Why the Best Days Often Start in the Evening

3 Tips for beginning tomorrow morning tonight.

For most of us, our day begins when we wake up. According to our clocks and calendars, however, a new day begins at midnight. But when God created the world, He had something else in mind.

Why the Best Days Often Start in the Evening

(Photo: Sunrise over Jerusalem. Courtesy of the Pictorial Library of Bible Lands)

God actually created the new day to begin at evening—not at morning. Remember?

And there was evening and there was morning, one day. —Genesis 1:5

Odd, isn’t it, to begin the “day” with evening activities like family time, dinner, and—of all things—sleep? This mindset feels totally foreign to westerners, but many Jews still abide by it today.

Honestly, I have no idea why God did this. But I have discovered beginning the day in the evening has its productivity benefits.

And There Was Evening

From a practical perspective, I have found the most productive mornings and the best days begin the night before. In other words, prepare for tomorrow tonight.

Here are a few tips worth trying:

1. Go to bed on time. Turns out, your mother was right. Having a set bedtime and sticking with it goes a long way in solving the problem of getting up on time. Just like when you travel and you force your body to learn a new time zone, you can do the same in your own home.

2. Make the tough decisions ahead of time. Let’s be honest. We’d like to think (and say) we do our morning routines because we have discipline and we see the benefits outweighing the detriments of sloth. (But then the morning comes.) Don’t give yourself the angst of making the decision the next morning. Plan roadblocks to any impulse to exit your plan.

  • Plan to trip over your exercise clothes. Set out your exercise clothes, your gym bag, or your car keys the night before (a trick I learned from Michael Hyatt). I set my razor and socks on my sink to remind me the decision is already made. However you do it, set up something to physically get in the way of any plan but your chosen discipline.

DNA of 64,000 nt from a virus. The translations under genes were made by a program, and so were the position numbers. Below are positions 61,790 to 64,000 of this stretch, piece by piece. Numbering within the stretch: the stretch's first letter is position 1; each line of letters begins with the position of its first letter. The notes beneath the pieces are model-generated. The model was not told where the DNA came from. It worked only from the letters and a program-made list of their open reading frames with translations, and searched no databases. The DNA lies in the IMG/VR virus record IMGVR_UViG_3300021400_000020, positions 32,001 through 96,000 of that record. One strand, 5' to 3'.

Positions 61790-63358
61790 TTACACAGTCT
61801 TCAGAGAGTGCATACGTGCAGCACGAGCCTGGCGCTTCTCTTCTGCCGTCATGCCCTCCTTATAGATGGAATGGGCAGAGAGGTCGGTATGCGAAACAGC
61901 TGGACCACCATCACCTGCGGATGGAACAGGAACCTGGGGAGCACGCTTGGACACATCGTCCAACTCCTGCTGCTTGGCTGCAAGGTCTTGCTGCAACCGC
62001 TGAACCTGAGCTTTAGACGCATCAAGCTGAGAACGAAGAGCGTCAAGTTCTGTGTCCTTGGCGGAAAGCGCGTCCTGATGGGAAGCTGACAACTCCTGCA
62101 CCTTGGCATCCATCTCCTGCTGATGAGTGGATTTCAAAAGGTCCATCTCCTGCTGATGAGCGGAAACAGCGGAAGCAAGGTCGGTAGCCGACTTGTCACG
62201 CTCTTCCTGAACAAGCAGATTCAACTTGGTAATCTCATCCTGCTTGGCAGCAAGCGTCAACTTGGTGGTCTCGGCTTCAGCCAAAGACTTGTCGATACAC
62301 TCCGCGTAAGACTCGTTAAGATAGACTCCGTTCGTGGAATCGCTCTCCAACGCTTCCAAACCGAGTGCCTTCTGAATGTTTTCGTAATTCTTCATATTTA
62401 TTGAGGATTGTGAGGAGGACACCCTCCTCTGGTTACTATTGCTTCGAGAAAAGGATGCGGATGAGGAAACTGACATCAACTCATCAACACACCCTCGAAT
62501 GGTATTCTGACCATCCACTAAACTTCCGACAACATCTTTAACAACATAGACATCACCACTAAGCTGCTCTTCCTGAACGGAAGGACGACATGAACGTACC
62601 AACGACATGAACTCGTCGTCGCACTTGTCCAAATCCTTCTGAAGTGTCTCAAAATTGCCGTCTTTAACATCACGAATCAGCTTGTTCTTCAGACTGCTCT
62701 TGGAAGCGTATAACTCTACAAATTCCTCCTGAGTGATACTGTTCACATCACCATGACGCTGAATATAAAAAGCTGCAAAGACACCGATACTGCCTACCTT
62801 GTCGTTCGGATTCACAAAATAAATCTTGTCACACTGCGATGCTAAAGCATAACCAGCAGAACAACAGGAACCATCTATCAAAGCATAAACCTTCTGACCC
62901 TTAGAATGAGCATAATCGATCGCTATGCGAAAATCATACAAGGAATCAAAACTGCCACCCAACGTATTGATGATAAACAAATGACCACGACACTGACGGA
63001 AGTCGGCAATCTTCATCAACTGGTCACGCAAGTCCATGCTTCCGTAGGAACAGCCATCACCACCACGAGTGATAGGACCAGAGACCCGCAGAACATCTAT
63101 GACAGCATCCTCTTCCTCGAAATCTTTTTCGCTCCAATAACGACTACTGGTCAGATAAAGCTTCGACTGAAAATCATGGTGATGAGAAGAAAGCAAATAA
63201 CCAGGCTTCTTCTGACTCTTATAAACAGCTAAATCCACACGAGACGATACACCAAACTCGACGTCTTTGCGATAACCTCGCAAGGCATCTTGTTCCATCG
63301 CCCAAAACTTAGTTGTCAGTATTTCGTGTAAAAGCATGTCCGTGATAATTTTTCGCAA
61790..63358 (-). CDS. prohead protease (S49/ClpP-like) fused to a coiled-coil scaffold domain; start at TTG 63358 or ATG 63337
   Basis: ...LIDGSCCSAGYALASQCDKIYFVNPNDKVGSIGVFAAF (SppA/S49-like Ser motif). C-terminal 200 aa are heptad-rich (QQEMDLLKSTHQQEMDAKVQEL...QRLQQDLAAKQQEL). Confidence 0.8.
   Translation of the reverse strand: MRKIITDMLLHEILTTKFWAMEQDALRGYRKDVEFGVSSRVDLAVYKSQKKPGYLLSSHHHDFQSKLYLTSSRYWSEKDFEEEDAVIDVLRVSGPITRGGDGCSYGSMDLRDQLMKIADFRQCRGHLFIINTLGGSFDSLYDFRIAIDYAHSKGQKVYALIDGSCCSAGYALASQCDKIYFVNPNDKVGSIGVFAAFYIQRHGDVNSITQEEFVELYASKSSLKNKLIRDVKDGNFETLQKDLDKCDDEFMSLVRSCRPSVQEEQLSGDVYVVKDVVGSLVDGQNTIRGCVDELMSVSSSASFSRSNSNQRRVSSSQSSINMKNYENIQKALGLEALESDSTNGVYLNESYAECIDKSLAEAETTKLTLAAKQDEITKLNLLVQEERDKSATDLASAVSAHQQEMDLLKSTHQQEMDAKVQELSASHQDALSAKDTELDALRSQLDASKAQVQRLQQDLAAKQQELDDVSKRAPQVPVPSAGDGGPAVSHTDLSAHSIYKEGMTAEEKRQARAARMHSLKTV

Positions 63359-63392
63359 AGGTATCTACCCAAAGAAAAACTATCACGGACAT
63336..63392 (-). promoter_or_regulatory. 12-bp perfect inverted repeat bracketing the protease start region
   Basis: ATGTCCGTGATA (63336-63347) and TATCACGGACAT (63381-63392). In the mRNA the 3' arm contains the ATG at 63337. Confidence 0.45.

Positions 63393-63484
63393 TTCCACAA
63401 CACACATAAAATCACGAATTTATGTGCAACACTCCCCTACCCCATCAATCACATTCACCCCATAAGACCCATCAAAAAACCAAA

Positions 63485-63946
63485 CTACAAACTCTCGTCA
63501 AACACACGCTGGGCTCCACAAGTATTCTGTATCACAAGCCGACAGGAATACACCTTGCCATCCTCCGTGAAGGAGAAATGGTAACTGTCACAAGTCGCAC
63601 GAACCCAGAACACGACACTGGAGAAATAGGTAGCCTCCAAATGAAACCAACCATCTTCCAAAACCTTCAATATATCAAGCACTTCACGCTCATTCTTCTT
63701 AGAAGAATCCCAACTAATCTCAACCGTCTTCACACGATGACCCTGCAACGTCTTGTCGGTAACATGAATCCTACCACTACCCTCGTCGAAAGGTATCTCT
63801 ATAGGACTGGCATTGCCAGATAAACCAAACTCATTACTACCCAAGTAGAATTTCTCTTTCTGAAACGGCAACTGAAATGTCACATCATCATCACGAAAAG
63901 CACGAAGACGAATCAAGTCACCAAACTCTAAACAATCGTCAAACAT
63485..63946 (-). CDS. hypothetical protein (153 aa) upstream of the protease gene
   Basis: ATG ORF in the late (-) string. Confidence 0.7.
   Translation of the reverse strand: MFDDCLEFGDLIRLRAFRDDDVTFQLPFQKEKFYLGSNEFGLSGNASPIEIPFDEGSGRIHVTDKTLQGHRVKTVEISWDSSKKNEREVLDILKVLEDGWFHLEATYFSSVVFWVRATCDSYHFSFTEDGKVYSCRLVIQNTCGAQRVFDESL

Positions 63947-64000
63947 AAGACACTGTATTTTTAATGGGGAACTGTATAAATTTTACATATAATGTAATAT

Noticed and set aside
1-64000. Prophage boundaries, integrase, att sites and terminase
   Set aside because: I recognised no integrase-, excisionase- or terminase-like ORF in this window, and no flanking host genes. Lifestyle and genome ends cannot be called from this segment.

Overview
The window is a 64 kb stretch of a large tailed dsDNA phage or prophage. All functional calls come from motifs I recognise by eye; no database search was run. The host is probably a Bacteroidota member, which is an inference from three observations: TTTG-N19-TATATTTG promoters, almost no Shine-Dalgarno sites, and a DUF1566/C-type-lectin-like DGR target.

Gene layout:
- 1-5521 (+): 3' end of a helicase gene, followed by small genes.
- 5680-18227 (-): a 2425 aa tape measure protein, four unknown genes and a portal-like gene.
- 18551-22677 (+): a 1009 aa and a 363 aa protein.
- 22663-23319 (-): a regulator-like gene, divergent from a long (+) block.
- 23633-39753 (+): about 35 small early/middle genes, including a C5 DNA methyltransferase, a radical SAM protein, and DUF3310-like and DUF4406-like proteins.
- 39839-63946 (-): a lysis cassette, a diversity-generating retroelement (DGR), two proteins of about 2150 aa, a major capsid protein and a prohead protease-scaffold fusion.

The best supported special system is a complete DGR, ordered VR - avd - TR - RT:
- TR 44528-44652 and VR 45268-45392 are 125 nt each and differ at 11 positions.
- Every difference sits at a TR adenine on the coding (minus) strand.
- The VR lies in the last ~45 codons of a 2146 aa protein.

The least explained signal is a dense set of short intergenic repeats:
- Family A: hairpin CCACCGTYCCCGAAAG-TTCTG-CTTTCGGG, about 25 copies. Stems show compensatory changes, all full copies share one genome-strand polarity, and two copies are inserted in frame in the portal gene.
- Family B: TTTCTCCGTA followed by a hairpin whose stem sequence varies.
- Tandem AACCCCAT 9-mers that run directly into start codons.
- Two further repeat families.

• Open your Bible to the place you’ll begin reading. Have your Bible and reading plan open and ready. You might even put a lamp on a timer to come on at a certain time.

3. Give yourself an incentive or reward to prime the pump. For me, it looks like this:

  • Sipping coffee with Scripture—and the coffee is made and ready as I walk in the kitchen—with my Bible already open and my reading plan laid out.
  • Listening to audio while I exercise—podcasts and audiobooks give me a treat I get nowhere else and help the time pass faster.
Give yourself an incentive.

(Photo courtesy of Unsplash.com)

And There Was Morning

Even with all these plans and incentives in place for your best days, you will still have to protect your morning routine. Have you noticed how your “creativity” piques just about the time you begin to read your Bible? You think of something you can do “really quick”—and then you’ll sit to read and pray. When that urge hits, remember:

The solution? Keep a “distraction list” handy so you can jot down your creative diversions—then forget them—and stay focused on the main thing.

I like thinking of the day beginning as the sun goes down. When the morning comes, you will find yourself more apt to follow through with a plan if you have one.

The best days begin the night before.

Tell me what you think: Do you prepare for the day the night before? To leave a comment, just click here.

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